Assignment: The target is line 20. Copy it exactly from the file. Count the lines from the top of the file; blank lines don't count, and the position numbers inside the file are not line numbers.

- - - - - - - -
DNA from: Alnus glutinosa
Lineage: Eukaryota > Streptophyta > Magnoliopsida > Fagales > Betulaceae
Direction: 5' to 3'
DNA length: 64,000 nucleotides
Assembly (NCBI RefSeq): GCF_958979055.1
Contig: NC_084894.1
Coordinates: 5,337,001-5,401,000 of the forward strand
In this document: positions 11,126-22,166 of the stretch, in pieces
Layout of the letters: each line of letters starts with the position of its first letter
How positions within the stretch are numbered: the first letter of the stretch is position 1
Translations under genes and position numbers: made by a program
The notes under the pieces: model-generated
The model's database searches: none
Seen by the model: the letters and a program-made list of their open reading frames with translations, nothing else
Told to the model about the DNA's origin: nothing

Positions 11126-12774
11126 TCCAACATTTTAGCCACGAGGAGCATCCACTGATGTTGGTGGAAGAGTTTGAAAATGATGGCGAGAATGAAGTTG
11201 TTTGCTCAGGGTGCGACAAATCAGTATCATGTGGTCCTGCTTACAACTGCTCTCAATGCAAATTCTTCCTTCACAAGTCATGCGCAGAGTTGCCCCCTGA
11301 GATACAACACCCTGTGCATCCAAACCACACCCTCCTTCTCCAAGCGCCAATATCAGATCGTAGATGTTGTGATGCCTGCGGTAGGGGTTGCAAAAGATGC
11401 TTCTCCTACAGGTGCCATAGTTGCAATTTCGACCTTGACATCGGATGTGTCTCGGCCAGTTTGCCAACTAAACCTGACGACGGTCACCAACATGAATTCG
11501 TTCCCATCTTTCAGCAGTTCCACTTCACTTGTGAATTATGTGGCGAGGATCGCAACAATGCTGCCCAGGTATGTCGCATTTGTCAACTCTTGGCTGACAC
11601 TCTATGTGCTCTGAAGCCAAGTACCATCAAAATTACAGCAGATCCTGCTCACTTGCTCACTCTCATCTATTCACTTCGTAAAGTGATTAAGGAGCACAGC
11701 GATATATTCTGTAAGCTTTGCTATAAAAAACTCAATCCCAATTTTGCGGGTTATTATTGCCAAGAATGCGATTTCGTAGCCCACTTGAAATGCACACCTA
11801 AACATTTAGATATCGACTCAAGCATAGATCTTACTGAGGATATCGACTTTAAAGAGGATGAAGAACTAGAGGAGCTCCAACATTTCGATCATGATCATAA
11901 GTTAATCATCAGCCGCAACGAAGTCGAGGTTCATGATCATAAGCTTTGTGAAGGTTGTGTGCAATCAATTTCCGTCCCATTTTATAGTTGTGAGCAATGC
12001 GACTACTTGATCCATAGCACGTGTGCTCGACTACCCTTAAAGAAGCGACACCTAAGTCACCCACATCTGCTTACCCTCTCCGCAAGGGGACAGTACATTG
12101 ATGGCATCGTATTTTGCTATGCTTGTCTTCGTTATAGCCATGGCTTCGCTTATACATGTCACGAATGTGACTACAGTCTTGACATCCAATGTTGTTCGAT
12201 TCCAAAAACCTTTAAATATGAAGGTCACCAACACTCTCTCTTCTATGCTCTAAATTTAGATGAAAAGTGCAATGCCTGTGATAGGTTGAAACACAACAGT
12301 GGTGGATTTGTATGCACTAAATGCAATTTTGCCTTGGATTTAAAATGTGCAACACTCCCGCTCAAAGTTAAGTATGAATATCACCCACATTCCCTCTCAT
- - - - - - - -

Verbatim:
11401 TTCTCCTACAGGTGCCATAGTTGCAATTTCGACCTTGACATCGGATGTGTCTCGGCCAGTTTGCCAACTAAACCTGACGACGGTCACCAACATGAATTCG